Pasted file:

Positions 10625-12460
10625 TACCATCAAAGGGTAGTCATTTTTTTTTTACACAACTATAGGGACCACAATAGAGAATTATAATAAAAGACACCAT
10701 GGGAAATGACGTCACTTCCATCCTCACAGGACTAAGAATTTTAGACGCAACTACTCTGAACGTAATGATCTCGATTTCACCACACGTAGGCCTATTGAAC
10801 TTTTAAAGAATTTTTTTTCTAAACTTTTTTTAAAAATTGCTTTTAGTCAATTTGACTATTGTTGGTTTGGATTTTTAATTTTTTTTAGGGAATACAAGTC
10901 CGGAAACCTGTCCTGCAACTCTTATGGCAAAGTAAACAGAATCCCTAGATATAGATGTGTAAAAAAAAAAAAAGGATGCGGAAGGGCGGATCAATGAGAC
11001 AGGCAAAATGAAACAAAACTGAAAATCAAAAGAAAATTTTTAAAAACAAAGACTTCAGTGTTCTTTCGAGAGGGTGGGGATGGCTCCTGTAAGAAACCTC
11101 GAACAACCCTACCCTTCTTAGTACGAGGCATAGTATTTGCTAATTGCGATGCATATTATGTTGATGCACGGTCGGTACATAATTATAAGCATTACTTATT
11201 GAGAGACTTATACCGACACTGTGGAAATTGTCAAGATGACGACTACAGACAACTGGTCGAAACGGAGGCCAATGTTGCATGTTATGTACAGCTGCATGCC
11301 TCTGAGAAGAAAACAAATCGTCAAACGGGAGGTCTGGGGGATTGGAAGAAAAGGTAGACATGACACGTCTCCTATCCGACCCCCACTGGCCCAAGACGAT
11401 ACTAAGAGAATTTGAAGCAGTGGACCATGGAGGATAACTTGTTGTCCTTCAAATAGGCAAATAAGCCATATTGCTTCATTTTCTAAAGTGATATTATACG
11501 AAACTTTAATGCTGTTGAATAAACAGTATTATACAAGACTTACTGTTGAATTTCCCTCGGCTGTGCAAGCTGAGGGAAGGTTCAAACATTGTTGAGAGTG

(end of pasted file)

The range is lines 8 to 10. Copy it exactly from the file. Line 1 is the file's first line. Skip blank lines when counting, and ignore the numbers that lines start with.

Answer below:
11201 GAGAGACTTATACCGACACTGTGGAAATTGTCAAGATGACGACTACAGACAACTGGTCGAAACGGAGGCCAATGTTGCATGTTATGTACAGCTGCATGCC
11301 TCTGAGAAGAAAACAAATCGTCAAACGGGAGGTCTGGGGGATTGGAAGAAAAGGTAGACATGACACGTCTCCTATCCGACCCCCACTGGCCCAAGACGAT
11401 ACTAAGAGAATTTGAAGCAGTGGACCATGGAGGATAACTTGTTGTCCTTCAAATAGGCAAATAAGCCATATTGCTTCATTTTCTAAAGTGATATTATACG